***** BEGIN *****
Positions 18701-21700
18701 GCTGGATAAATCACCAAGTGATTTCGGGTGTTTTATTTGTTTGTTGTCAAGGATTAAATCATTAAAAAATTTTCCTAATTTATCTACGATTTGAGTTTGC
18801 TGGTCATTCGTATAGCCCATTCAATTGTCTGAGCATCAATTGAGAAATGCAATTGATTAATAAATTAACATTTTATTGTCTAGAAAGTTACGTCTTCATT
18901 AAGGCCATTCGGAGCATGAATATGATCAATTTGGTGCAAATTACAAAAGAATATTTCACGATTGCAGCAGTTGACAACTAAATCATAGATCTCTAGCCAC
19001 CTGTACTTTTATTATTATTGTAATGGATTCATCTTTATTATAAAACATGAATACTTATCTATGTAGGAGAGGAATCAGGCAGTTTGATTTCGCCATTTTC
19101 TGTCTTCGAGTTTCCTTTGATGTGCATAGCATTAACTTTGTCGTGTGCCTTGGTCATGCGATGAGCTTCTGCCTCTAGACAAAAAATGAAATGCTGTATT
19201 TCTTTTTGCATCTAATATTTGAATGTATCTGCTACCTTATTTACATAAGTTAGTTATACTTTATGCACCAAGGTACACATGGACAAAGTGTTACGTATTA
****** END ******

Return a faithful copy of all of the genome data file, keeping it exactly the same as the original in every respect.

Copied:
Positions 18701-21700
18701 GCTGGATAAATCACCAAGTGATTTCGGGTGTTTTATTTGTTTGTTGTCAAGGATTAAATCATTAAAAAATTTTCCTAATTTATCTACGATTTGAGTTTGC
18801 TGGTCATTCGTATAGCCCATTCAATTGTCTGAGCATCAATTGAGAAATGCAATTGATTAATAAATTAACATTTTATTGTCTAGAAAGTTACGTCTTCATT
18901 AAGGCCATTCGGAGCATGAATATGATCAATTTGGTGCAAATTACAAAAGAATATTTCACGATTGCAGCAGTTGACAACTAAATCATAGATCTCTAGCCAC
19001 CTGTACTTTTATTATTATTGTAATGGATTCATCTTTATTATAAAACATGAATACTTATCTATGTAGGAGAGGAATCAGGCAGTTTGATTTCGCCATTTTC
19101 TGTCTTCGAGTTTCCTTTGATGTGCATAGCATTAACTTTGTCGTGTGCCTTGGTCATGCGATGAGCTTCTGCCTCTAGACAAAAAATGAAATGCTGTATT
19201 TCTTTTTGCATCTAATATTTGAATGTATCTGCTACCTTATTTACATAAGTTAGTTATACTTTATGCACCAAGGTACACATGGACAAAGTGTTACGTATTA